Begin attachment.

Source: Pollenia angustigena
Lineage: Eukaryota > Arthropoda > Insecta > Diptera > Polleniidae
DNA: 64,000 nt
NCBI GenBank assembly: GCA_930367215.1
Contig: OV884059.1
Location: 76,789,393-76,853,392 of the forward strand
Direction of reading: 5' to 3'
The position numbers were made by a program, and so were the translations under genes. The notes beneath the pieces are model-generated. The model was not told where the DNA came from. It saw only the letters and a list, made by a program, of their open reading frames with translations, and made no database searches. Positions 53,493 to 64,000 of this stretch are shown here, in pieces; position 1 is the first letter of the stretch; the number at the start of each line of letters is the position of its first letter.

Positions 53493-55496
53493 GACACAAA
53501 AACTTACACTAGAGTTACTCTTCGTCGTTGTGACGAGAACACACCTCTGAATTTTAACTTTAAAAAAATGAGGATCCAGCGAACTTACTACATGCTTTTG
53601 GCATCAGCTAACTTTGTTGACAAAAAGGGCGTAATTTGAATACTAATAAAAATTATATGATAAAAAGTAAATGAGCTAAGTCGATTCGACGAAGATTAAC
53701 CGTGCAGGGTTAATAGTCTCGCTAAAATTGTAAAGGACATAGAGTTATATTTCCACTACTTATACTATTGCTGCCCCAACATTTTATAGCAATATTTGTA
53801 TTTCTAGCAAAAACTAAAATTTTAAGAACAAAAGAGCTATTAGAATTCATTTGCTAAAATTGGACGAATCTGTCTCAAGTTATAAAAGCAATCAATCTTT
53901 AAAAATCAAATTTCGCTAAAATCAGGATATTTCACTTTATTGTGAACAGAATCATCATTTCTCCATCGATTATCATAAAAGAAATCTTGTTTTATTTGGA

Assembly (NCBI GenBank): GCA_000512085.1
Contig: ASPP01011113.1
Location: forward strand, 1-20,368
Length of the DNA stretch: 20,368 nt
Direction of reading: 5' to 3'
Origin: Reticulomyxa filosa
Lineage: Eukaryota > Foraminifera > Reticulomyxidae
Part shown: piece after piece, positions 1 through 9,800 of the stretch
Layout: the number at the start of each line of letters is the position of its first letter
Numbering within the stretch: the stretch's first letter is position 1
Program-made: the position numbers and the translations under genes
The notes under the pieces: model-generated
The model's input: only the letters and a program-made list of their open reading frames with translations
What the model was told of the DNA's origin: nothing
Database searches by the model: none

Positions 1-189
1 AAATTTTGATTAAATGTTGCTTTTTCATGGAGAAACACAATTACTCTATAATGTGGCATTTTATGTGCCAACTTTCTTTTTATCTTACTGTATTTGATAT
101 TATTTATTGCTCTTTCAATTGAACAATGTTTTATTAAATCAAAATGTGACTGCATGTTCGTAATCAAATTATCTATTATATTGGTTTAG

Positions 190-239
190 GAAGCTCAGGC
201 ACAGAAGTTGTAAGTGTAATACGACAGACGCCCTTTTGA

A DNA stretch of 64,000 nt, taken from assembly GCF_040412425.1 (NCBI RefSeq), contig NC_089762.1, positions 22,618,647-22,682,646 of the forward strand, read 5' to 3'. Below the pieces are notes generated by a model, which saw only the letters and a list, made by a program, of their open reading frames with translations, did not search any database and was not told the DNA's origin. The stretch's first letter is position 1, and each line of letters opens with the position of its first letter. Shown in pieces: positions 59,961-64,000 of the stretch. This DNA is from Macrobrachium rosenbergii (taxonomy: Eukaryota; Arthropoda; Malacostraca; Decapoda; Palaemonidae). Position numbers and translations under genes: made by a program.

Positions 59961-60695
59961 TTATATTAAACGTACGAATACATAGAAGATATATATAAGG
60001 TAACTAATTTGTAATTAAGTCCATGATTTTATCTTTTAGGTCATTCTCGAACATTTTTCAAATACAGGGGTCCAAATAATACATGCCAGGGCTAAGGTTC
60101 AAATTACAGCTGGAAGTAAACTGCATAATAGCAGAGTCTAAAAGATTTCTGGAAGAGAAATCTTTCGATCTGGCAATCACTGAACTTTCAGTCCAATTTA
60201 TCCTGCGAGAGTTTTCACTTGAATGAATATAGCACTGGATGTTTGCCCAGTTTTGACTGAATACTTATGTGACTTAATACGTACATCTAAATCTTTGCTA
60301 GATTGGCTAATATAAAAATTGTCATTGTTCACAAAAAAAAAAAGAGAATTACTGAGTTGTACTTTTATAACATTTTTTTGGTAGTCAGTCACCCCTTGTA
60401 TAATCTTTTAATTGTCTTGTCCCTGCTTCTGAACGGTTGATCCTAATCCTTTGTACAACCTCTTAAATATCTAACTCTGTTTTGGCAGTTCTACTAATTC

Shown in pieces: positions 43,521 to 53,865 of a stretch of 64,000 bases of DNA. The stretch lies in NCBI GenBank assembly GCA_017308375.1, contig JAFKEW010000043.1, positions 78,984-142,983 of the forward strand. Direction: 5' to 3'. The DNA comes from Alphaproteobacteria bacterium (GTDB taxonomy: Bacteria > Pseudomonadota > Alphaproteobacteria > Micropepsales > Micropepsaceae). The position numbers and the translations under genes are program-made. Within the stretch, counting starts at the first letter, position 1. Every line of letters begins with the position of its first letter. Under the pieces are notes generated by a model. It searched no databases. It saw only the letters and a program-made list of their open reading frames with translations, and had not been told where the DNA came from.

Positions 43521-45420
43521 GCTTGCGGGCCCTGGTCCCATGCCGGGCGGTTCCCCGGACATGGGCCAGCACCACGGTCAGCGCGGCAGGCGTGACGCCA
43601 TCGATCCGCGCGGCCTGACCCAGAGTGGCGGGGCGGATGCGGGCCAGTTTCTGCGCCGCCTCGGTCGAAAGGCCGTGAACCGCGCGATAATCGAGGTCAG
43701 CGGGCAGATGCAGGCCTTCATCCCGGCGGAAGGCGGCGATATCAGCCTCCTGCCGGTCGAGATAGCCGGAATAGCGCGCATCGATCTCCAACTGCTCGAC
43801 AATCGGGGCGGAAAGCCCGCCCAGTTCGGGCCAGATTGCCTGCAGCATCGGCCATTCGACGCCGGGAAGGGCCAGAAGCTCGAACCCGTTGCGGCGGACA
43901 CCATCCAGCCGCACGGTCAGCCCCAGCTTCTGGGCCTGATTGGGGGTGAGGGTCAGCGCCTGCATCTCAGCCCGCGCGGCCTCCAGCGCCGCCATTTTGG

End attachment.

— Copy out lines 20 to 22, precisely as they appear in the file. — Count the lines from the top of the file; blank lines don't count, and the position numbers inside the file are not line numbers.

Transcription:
Direction of reading: 5' to 3'
Origin: Reticulomyxa filosa
Lineage: Eukaryota > Foraminifera > Reticulomyxidae